And then… we have Ordinary Time. This is the long gap from late May or early June until we arrive back at Advent at the end of November. That’s about 6 months. HALF the year. We spend half of every year in what has been dubbed “Ordinary Time.” Where every week is simply named by its distance from Pentecost. So today is known as “8th Sunday after Pentecost.” And next week is the 9th sunday after Pentecost and then the 10th Sunday after Pentecost, and so on and so forth. On… and on…. For months.
It starts to feel like each week is the same. And for pastors who have been preaching for years, I can imagine that the urge to just reuse an old sermon becomes pretty strong. “There is nothing new under the sun.” As we get further from the excitement of Easter and Pentecost, life begins to feel… well, ordinary.
And I’m sure many of you have felt this way at some point in your life, or maybe you feel it now. Wake up, go to work, come home, go to sleep. Rinse and repeat. The same thing every day, the drudgery and weariness of it all can creep up on us while we’re not paying attention. The Teacher says he spent his whole life working hard, yet all that work will just go to someone else. He’s spent years gaining wisdom and knowledge and skill, and it’ll just disappear when he dies. It’s all vanity. The Hebrew word used here is hebel. And a more literal translation is vapor, breath, or a puff of air. Everything the Teacher worked for will vanish like a puff of air on a cold winter’s day. And to him, that makes it meaningless. If we stopped reading here, at verse 23 of chapter 2, it’s hard to see how this is considered wisdom, and how it’s considered scripture. Using so many words, all he’s expressed is that life is so fleeting as to be meaningless.
For some people, that might sound depressing, but when I read it, I’m not filled with despair. In fact, I feel a little relieved. I can live my life without being weighed down by worry, without being weighed down by the pressure to be perfect. After all, God does not require perfection.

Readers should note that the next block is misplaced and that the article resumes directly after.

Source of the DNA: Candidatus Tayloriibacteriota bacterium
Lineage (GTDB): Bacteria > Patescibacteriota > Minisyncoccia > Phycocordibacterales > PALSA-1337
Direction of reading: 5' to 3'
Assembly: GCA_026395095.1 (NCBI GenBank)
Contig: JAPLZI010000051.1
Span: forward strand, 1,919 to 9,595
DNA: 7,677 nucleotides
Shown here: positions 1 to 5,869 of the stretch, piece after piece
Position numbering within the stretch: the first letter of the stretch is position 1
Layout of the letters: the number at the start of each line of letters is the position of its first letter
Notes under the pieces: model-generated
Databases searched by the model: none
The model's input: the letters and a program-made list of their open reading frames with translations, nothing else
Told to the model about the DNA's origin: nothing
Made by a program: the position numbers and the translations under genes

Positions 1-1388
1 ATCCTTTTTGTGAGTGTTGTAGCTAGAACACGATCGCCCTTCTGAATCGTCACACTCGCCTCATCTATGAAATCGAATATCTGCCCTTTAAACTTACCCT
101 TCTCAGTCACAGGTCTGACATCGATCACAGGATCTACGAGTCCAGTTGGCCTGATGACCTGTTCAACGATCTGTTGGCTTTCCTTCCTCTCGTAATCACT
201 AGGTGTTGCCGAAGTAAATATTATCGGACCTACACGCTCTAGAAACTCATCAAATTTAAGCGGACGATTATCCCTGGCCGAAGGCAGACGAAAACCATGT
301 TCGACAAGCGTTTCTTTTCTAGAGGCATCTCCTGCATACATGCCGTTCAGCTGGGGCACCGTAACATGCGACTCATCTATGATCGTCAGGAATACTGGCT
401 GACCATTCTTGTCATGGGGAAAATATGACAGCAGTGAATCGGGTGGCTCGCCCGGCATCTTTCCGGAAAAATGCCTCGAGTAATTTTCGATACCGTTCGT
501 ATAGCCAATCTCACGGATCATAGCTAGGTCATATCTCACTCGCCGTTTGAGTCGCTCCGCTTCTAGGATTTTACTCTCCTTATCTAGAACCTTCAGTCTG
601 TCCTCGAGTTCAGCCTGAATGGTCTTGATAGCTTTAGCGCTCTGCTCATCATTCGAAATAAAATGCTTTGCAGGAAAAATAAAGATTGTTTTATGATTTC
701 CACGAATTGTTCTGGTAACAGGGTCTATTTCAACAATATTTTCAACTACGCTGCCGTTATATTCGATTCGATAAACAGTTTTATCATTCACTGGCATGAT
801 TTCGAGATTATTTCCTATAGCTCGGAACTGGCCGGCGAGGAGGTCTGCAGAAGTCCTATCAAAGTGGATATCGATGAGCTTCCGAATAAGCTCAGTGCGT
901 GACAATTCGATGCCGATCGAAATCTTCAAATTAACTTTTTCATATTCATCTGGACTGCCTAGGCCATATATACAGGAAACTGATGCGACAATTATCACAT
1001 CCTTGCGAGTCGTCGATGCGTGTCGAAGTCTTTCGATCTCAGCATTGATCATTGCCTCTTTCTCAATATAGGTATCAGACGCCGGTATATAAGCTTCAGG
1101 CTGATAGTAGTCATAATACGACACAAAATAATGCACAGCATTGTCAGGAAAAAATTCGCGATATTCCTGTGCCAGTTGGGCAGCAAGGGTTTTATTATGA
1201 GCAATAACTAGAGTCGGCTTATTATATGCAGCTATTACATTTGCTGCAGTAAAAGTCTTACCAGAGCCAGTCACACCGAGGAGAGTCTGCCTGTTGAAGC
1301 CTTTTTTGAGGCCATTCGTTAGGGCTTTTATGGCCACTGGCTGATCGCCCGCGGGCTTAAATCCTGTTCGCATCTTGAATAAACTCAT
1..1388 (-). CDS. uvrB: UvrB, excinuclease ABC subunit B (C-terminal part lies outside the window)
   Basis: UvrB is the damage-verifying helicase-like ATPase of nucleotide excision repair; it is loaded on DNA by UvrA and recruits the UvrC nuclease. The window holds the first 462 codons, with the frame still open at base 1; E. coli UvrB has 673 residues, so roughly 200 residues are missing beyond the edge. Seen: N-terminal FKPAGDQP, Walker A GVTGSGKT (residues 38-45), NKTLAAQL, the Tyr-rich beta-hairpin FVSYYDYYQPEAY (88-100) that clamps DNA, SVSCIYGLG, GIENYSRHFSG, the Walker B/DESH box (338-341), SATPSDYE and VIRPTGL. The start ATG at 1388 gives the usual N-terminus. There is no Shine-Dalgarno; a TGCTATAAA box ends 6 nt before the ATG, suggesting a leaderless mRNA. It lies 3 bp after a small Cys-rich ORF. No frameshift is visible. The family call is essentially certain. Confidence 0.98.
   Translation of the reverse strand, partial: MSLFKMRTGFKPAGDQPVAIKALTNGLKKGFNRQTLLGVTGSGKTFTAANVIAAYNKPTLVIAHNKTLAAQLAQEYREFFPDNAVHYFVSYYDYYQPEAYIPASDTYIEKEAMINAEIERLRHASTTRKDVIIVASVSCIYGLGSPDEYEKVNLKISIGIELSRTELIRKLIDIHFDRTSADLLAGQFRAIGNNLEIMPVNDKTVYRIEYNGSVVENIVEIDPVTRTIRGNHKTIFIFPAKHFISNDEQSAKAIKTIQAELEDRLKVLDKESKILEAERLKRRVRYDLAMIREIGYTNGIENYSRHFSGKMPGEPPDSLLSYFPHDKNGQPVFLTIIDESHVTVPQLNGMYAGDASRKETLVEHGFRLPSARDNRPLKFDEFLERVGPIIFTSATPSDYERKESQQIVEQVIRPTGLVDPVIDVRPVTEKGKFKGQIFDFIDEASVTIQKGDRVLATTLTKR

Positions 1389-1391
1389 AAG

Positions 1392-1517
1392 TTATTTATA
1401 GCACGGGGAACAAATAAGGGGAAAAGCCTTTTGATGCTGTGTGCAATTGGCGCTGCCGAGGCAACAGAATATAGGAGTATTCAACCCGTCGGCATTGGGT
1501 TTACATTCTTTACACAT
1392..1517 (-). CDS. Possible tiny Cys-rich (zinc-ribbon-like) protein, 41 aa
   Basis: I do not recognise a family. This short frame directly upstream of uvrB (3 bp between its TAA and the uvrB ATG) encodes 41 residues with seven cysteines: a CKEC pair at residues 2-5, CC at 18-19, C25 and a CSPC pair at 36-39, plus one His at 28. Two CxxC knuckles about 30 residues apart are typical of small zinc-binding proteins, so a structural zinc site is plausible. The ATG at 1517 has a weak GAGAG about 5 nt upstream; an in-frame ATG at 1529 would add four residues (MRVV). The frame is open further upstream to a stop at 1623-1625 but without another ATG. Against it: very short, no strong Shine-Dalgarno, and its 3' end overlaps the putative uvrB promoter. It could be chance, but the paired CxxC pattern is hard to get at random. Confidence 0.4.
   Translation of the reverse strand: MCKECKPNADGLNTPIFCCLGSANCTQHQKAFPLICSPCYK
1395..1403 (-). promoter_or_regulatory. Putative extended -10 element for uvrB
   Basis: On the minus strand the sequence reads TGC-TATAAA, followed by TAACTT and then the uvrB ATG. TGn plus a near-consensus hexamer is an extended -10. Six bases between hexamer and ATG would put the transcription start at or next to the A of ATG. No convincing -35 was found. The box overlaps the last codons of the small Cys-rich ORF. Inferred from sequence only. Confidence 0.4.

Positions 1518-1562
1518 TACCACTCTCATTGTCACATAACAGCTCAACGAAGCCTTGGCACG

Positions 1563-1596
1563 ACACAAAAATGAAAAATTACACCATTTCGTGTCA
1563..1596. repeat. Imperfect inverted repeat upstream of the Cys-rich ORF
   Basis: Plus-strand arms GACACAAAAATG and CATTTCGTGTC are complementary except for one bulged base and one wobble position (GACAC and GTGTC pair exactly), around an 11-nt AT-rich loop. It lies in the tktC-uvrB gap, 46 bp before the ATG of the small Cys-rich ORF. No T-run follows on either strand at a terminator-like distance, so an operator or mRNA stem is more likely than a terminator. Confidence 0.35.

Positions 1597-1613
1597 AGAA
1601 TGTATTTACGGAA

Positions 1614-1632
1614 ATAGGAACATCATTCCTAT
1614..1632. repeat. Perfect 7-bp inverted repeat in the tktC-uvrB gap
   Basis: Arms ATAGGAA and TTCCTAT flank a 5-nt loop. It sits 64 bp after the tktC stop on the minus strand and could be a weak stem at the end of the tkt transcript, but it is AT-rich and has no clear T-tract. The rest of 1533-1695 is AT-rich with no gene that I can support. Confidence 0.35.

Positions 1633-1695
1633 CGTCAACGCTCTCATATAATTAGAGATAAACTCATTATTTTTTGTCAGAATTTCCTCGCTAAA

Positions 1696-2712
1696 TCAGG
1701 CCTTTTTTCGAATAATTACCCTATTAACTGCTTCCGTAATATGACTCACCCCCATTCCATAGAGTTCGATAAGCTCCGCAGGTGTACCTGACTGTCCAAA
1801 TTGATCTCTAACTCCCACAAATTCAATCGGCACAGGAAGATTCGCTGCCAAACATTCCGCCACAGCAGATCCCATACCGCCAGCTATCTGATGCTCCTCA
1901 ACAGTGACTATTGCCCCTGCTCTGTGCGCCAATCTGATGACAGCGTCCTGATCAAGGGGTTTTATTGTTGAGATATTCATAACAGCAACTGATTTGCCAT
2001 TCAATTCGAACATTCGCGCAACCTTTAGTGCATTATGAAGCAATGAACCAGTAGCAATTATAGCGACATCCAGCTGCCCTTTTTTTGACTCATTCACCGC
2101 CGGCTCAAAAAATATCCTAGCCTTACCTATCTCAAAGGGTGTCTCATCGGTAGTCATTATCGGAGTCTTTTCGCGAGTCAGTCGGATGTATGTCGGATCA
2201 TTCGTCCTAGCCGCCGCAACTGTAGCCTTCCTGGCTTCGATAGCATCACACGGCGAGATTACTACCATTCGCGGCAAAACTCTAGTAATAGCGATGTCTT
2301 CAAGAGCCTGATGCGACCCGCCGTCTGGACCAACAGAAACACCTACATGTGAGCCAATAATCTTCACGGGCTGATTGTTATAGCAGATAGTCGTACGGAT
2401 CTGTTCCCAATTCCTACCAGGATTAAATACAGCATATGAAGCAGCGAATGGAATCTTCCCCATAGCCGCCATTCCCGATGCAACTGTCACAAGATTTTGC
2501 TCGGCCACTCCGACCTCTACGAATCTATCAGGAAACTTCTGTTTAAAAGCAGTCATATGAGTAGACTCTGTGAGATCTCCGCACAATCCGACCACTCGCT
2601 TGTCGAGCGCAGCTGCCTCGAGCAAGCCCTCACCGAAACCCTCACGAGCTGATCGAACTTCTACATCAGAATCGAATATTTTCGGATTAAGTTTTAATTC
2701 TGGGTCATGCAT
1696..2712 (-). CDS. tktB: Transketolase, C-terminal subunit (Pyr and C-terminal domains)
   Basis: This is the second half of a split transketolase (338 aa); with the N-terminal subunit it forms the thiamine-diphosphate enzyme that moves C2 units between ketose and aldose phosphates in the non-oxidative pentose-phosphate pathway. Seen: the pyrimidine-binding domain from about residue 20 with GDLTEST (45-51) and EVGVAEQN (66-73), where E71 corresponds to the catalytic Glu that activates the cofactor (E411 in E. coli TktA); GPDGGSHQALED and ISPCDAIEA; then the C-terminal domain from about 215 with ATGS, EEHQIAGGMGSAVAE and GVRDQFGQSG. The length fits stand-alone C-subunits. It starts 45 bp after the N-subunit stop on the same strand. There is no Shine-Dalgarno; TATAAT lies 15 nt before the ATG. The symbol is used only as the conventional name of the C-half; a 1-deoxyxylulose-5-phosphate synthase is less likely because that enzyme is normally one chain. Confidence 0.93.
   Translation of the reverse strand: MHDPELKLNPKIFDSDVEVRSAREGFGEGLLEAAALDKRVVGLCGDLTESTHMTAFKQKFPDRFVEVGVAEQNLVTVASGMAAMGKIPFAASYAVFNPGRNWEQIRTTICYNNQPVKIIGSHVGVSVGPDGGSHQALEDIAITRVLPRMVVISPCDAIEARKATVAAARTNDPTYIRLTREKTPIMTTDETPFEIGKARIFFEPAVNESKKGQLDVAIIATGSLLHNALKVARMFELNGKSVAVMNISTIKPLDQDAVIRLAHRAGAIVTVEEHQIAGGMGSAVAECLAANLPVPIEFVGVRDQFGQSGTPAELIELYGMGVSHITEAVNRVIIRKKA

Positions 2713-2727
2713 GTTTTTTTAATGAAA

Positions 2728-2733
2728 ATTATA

But still, what are we to do in our daily lives? When life is hard, we have to find a way to keep moving forward. Because if we succumb to the dreariness and drudgery of life, if we can’t find some way to relieve the pressure and see hope, then we may very well lose our lives.
I think during the high holy days, the big holidays, it’s a lot easier to see God. We’re celebrating God’s goodness and glory; God’s presence is pervasive and inescapable. As theologian Elizabeth Webb puts it, “Days like Christmas and Easter, those moments when God’s dazzling light breaks through all darkness, only come once a year. The rest of the time we can often catch only a glitter here and there, as we struggle through the demands, the tedium, the felt meaninglessness of life.”
Webb continues, saying that “In the midst of a life that seems rife with monotony and dissatisfaction and sorrow, out of the corners of our eyes we can see small glimmers of God’s grace… Despair casts a veil over our eyes, blinding us to the brilliance of God’s love. But if we see momentary joys as what they are, as small pinpricks of light in the veil, we live not in despair over meaninglessness, but in hope for the day when that light shines brilliantly on all.”
So how? How can we find joy, find God, when we feel lost or stuck, when every day feels the same, and all of those days suck. What are these small pinpricks of light, these glimmers of God’s grace?